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Forecasting core inflation: the case of South Africa

Franz Ruch (), Mehmet Balcilar, Rangan Gupta and Mampho P. Modise

Applied Economics, 2020, vol. 52, issue 28, 3004-3022

Abstract: Underlying, or core, inflation is likely the most important variable for monetary policy. It is considered to be the optimal nominal anchor as it is stable, excludes relative price shocks, and reflects underlying trends in the behaviour of price-setters and demand conditions in the economy. Despite its importance, there is sparse literature on estimating and forecasting core inflation in South Africa, with the focus still on measuring it. This paper emphasizes predicting core inflation from time-varying parameter vector autoregressive models (TVP-VARs), factor-augmented VARs (FAVAR), and structural break models using quarterly data from 1981Q1 to 2013Q4. We use mean squared forecast errors (MSFE) and predictive likelihoods to evaluate the forecasts. In general, we find that (i) time-varying parameter models consistently outperform constant coefficient models (ii) small TVP-VARs outperform all other models; (iii) models with heteroscedastic errors do better than models with homoscedastic errors; and (iv) allowing for structural breaks does not improve the predictability of core inflation. Overall, our results imply that additional information on the growth rate of the economy and the interest rate is sufficient to forecast core inflation accurately, but the relationship between these three variables needs to be modelled in a time-varying fashion.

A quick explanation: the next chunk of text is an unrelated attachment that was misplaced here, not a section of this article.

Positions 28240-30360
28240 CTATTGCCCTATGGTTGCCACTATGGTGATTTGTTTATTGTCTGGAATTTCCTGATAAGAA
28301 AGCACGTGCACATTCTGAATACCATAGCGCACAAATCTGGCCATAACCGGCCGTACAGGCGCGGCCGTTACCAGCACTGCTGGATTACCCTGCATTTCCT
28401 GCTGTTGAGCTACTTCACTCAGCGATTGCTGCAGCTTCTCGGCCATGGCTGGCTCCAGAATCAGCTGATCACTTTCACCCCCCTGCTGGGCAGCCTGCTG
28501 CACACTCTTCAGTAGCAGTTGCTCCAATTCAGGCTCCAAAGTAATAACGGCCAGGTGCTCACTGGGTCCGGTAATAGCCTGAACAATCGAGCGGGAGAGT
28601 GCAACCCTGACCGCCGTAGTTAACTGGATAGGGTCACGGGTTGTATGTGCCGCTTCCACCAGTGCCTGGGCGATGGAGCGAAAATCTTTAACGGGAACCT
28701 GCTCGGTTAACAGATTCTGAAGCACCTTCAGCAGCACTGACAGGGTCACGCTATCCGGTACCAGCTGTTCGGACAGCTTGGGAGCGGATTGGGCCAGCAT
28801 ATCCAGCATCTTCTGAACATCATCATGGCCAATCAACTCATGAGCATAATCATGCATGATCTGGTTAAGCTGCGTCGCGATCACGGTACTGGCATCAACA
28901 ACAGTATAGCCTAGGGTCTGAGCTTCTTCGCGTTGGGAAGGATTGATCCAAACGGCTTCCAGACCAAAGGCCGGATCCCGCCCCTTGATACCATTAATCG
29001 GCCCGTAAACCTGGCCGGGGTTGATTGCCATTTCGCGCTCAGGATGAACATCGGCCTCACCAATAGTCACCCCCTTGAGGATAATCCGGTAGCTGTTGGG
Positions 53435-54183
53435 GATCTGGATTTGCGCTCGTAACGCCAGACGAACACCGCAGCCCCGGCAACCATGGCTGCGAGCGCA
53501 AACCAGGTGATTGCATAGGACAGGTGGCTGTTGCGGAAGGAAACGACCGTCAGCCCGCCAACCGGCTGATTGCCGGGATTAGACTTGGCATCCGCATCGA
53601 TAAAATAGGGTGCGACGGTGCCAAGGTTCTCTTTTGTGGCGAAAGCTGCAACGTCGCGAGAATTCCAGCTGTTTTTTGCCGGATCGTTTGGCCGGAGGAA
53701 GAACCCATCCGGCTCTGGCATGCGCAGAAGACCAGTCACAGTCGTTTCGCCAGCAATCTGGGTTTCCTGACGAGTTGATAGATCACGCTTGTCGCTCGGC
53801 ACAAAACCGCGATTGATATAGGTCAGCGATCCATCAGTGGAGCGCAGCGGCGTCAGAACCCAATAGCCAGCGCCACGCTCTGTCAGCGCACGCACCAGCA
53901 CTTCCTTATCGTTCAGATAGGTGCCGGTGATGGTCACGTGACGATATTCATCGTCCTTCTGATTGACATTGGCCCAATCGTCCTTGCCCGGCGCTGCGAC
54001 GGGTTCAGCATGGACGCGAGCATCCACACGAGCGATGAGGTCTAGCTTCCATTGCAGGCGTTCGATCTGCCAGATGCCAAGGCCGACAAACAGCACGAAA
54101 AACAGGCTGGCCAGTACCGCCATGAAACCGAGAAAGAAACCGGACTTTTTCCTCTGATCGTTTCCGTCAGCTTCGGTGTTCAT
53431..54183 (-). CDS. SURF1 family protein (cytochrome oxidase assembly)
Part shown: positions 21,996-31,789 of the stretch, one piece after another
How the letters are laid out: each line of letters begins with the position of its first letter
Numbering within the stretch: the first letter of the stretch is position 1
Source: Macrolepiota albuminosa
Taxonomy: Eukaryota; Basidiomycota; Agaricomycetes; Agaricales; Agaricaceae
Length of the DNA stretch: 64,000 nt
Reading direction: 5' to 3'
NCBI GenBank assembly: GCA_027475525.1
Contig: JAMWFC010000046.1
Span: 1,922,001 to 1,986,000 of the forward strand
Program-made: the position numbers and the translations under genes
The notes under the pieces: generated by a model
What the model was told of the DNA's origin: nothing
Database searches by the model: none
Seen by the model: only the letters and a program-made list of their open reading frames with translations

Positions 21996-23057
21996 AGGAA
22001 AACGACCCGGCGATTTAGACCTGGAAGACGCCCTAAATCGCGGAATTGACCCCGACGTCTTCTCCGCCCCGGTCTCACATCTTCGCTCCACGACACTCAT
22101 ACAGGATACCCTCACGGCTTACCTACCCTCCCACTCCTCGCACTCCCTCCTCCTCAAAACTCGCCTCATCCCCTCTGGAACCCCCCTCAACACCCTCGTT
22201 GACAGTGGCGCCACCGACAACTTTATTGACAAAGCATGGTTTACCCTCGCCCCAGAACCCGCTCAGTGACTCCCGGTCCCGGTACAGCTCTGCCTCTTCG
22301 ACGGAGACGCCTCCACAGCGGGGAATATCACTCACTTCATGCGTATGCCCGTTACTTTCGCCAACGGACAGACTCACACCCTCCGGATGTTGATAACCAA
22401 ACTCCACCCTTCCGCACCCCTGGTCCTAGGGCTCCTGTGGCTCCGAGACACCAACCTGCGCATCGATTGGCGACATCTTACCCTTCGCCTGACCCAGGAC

Date: 2020
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Working Paper: Forecasting Core Inflation: The Case of South Africa (2015) Downloads
Working Paper: Forecasting Core Inflation: The Case of South Africa (2015)
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DOI: 10.1080/00036846.2019.1701181

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